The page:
We’re All Human

We’re All Human…

This blog is not an excuse for our mistakes but more of a “damn, hope that never happens again.” These are real stories about guide trips that we’ve done that might not have gone according to plan… We thought we would share with you because even guides (who fish just about every day) mess up in regards to fishing. Hopefully us sharing these stories will help you guys learn from our mistakes. If you say you haven’t done at least one of these, you’re lying. We’re all human.

As a guide we all remember our first trip like it was yesterday. We remember the jitters and excitement of finally getting on the water with clients. The night before the trip you run through your mental checklist of all the gear… rods, cooler, flies, net, and lunches. This guide got to the river, launched the boat, and began his float. Not long after, his client hooked into his first fish and landed it. While reaching down for the net he noticed quite a bit of water in the bottom of the boat. Though he did remember everything else, he forgot the one thing that makes the boat float. The plugs.  You can have all the gear you want. But if your boat doesn’t float, you won’t make it too far.

 

On guide trips we really enjoy the teaching process. It’s rewarding for us guides to help you into a fish and learning new techniques of the ‘Horn. We love teaching people to fish almost as much as we love to fish ourselves. Guides have been known to skip lunch to sneak in a few casts. Clients typically enjoy watching the guide fish so they can “see how it’s done.” This guide skipped his lunch to sneak in a couple casts.  “Hey try my new rod.” The client said. “I want to see how that rod is supposed to work.” So, this guide grabs the rod and gives it a try. Just a few casts later… CRACK!  The pale look on the guide’s face as well as the client’s said it all. The rod came back to the boat in two pieces instead of one. Though this was a complete accident, cast your own rod. Lesson learned. We’re All Human.

 

While you’re on the river you never know what can happen. Fly fishing is challenging, and every day presents its own adventure. Fooling a fish into eating your fly is one challenge, landing the fish is a whole new challenge. This story begins not too far below three mile access. This guide started off hot, sticking a fish right off the boat ramp; the guide and his client fought the fish down river a little ways. When they were just about to net the fish, the guide could not find the net. They ended up landing the fish and releasing it without the net. The guide pulled the boat over, and did the walk of shame back to the truck to grab the net for the rest of the trip. They were lucky here because they weren’t too far away so they could fix the mistake. You can’t net a bunch of fish if you don’t have a net.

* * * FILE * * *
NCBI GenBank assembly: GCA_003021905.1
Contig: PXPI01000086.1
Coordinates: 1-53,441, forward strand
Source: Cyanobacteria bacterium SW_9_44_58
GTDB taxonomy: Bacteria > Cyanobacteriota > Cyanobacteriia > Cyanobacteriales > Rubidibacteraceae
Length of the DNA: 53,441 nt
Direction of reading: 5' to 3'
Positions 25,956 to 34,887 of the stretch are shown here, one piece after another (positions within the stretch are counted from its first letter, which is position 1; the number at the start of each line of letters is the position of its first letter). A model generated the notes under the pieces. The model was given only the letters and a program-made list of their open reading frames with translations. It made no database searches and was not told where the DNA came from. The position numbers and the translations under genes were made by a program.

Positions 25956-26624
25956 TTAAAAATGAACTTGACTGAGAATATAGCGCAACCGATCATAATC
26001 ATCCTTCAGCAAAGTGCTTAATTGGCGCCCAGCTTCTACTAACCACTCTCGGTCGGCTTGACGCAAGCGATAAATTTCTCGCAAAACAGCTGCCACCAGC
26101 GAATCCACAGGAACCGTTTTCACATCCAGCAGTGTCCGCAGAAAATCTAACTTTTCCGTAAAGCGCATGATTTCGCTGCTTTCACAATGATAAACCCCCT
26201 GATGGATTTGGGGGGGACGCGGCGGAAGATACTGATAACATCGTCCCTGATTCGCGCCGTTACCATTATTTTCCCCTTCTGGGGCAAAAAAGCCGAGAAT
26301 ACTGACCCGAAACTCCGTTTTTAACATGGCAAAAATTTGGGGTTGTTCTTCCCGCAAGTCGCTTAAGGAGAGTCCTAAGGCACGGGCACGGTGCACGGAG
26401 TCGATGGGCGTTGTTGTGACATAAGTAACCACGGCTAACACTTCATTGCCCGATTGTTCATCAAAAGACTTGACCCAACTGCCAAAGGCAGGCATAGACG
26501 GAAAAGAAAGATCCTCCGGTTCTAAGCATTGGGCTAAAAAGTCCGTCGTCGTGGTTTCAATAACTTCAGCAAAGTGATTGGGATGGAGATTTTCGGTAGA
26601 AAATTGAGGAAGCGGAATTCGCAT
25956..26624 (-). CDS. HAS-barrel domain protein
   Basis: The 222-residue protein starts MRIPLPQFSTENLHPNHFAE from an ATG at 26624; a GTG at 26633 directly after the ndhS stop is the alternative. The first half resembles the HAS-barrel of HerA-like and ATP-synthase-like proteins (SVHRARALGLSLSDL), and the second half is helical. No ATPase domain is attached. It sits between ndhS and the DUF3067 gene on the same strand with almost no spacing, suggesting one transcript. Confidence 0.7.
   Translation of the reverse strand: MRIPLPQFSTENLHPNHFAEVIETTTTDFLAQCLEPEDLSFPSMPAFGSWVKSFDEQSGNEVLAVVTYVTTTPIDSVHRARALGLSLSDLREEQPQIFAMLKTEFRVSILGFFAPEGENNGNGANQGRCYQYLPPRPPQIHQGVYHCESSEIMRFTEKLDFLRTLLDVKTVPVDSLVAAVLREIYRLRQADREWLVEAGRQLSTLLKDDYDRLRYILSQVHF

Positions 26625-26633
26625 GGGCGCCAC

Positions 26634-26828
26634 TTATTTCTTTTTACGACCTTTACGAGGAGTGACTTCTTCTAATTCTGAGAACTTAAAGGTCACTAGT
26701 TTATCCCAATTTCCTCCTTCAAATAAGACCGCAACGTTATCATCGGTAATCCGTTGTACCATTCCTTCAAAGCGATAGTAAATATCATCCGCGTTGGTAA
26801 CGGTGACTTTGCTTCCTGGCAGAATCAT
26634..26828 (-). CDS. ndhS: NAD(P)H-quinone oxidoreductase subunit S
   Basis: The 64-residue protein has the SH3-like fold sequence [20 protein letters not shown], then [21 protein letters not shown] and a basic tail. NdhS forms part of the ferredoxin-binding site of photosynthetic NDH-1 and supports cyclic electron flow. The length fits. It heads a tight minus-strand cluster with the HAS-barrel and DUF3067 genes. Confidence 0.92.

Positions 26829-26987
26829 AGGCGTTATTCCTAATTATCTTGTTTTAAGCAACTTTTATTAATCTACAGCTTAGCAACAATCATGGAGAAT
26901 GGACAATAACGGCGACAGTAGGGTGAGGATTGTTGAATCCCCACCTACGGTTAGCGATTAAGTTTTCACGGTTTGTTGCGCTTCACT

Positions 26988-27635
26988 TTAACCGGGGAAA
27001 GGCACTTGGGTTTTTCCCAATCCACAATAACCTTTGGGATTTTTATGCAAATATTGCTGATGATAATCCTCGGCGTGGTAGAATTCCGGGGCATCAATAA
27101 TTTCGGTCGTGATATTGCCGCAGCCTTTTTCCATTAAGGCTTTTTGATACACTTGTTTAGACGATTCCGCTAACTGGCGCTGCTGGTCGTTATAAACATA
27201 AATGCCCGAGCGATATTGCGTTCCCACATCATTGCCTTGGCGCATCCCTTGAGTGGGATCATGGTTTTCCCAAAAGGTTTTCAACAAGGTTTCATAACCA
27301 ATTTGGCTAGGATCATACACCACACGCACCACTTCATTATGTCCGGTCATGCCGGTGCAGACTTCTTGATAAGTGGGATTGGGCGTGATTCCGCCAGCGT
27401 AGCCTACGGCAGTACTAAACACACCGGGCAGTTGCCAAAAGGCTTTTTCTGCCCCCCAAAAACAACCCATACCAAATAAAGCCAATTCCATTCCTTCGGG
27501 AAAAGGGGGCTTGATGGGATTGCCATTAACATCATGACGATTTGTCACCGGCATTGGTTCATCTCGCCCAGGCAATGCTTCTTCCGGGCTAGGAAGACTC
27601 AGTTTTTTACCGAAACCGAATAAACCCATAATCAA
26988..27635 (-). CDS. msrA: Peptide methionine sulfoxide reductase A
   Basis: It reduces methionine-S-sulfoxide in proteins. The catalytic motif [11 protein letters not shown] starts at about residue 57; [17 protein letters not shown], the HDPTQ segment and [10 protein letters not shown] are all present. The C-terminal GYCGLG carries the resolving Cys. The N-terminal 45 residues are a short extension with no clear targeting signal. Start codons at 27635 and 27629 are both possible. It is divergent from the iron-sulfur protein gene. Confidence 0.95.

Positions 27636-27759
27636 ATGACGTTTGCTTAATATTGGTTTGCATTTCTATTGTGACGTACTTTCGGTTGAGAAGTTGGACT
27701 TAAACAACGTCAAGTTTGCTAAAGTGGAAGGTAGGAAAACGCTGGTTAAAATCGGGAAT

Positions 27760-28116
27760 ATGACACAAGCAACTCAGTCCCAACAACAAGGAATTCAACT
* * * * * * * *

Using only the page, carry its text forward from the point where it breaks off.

Being a guide you are just that, a guide. You can’t tell a fish to eat the fly and you can’t control the flows of the river, you can’t control the weather. You can control your attitude, your work ethic, and your lunches. But what happens when you forget about one of those things you can control? I’m not talking about your attitude and work ethic. I’m talking about your lunches. Now I’m not saying this guide completely didn’t make lunches that day, he just might have forgotten the step between making the lunch and putting it in the boat cooler. Lesson learned. Luckily, the fish were as hungry as the people in his boat that day. Control what you can control.

 

Learn from our mistakes so you don’t make them yourself. If you spend enough time on the water, eventually something will not go according to plan. We are all humans, we make mistakes. We remember the days that don’t go according to plan and we learn from our mistakes. Those are the days that make for good stories around the camp fire, right?

From the Cottonwood fly shop, this is oar rights reminding you that we’re all humans and we make mistakes.

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